As much as I make it a policy not to disagree with Conan the Barbarian, I’m going to go out on a limb here and say, the best thing in life is the act of discovery.  There’s something awesome about seeing the world, the universe, yourself, etc. in a whole new light, in glimpsing something fantastic, in that eureka moment that changes things, even if only in the smallest way.

It’s a universal moment of joy, whether found in the studying of science or our own personal revelations.  Without it, I’m not sure I see the point in living at all.

 

Jeff Glaze on Facebook:

What is the greatest source of inspiration for your stories, and who is YOUR favorite author?

These are two questions, but I will let it slide.

This is among the most common questions I get asked, and I hate that I don’t have a better answer for it.  I can’t point to any single source of inspiration.  Inspiration is where you find it.  My list of influences is long and varied, though mostly it’s found in comic book superheroes, cartoons, video games, monster movies, and so on and so on and so on.

If I had a single “greatest” influence, I’d probably be a one-dimensional imitator.  So I won’t pick any single influence, and just leave it at that.

As for my own favorite writer, there are a lot of contenders.  My first instinct is to go with Edgar Rice Burroughs, who created some of my favorite characters and stories.  Or I could go with Walt Simonson, who wrote the most epic superhero comic book ever.  I’ve also become a big fan of Brian Clevinger.  If you haven’t caught his work on Atomic Robo yet, you’re really missing out.

 

DRyanLeask on Twitter asks:

How did you find the time to write your first novel, and how did you ever get anyone to read it?

Two questions again, but well worth asking.  Writing isn’t easy.  Especially because the universe doesn’t give a damn about your plans and aspirations.  More than talent, desire, and ability, time is the aspiring writer’s biggest problem.  Namely, finding it.

I was lucky enough that I was supported for much of my early aspiring writer career, so time wasn’t nearly as difficult for me to grab as most others.  But the thing about writing is that you have to find a way to make it work for you.  If you can write twenty minutes a week, go for it.  If you can write only for an hour every other Tuesday, then that’s cool too.  Find the time, wherever it is, and use it.  Even if you can only write one paragraph at a time, eventually, you’ll get there.

Now getting someone to read it, that’s something I can’t pin down.  You have to submit.  Submit.  Submit.  Submit.  You aren’t looking for the ONE person who will read your book.  You’re looking for ANY person who will read your book.  Most of those people won’t want to actually publish your book or represent you, but that’s just the way it goes.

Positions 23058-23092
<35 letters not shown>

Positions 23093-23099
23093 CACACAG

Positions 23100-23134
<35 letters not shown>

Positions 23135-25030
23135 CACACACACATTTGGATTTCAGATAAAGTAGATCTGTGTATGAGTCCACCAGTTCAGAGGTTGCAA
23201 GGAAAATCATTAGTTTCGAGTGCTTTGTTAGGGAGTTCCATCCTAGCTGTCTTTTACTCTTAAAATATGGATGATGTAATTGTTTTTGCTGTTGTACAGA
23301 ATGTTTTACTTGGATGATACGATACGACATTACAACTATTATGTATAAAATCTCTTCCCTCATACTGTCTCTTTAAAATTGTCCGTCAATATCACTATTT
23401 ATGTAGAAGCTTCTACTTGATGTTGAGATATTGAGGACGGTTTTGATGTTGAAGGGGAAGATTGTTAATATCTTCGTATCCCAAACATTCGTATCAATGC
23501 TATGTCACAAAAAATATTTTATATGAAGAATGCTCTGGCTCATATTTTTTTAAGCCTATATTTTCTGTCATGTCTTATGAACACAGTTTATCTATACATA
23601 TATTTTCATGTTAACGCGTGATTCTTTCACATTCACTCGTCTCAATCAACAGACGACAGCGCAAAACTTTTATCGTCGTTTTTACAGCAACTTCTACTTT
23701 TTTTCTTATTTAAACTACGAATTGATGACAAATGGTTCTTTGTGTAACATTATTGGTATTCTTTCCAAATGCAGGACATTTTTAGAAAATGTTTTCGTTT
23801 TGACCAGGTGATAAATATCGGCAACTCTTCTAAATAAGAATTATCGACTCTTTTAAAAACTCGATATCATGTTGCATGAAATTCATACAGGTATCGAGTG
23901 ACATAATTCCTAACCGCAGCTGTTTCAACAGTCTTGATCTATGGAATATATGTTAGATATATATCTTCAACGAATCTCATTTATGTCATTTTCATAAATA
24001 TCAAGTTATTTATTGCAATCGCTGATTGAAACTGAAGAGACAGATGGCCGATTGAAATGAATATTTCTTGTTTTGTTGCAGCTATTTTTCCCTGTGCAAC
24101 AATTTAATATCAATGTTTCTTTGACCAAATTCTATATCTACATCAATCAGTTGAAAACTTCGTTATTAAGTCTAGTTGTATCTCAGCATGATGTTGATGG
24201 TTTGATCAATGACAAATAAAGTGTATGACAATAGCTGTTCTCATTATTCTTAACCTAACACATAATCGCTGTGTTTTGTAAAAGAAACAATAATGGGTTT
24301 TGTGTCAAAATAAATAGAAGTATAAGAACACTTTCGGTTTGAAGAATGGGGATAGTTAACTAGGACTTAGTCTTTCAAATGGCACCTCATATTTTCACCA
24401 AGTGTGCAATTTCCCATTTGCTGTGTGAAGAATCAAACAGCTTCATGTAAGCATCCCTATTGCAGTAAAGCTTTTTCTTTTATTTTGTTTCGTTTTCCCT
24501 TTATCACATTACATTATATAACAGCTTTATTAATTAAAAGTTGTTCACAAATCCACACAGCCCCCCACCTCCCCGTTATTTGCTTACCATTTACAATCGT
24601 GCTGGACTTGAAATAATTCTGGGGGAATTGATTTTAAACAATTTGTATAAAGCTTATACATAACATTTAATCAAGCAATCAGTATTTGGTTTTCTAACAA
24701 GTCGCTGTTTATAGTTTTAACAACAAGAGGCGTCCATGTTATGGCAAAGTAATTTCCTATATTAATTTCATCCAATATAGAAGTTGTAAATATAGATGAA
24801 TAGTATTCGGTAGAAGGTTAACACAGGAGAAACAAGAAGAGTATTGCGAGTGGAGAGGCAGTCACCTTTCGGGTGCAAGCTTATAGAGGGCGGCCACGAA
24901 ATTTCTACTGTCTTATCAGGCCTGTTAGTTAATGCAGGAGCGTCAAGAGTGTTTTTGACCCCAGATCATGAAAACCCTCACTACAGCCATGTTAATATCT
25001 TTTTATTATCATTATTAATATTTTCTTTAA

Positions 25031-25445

This is where I think a lot of aspiring writers fall short.  They fail to understand that the submission process is long, difficult, and discouraging.  It’s frustrating because you will get turned away a heck of a lot.  But you have to hang in there, keep looking for opportunities, and submitting to anyone and everyone.

Above all, stick with it.  The difference between the writer who makes it and the one who doesn’t, more often than not, isn’t talent.  It’s persistence.

 

Ozarkee on Twitter asks:

Seamus had a bushy red beard. As a female, he was not explicitly described without it. So, do female goblins have beards?

The question someone dared to ask!  We were all thinking it, sure, but no one had the guts to inquire.

What’s funny is that when I get questions like this, I don’t always know the answer to it.  Though I’m not beyond some worldbuilding, I’m less concerned with the background of a story and more often concerned with the characters and their trials.  But as it turns out, I do actually have the answer for this one.

Goblins in the In the Company of Ogres universe don’t have beards.  Both genders are hairless.  Seamus is an exception because he is part leprechaun.  Female leprechauns don’t have beards though, so neither does Seamus have it in female form.

Hope that helps you sleep at night.

 

And finally, Wayne Arthurson on Facebook asks:

Ten questions about anything?

Not quite about anything, but close enough.

Fighting the good fight, Writing the good write,

Lee

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3 Comments

  1. Posted November 24, 2011 at 8:27 am | Permalink

    fun!

  2. Old-one-Cthulhu
    Posted December 15, 2011 at 1:46 am | Permalink

    Someone HELP! I can’t get access to Mr. Martinez’s short stories, and I’m signed in and everything! HELP!

    • A. Lee Martinez
      Posted December 15, 2011 at 6:51 pm | Permalink

      The website no longer has the story I posted on it, but you can find it online if you google “The Cranky Dead”. I am still working on the Mack Megaton story, but I will alert everyone when it’s posted.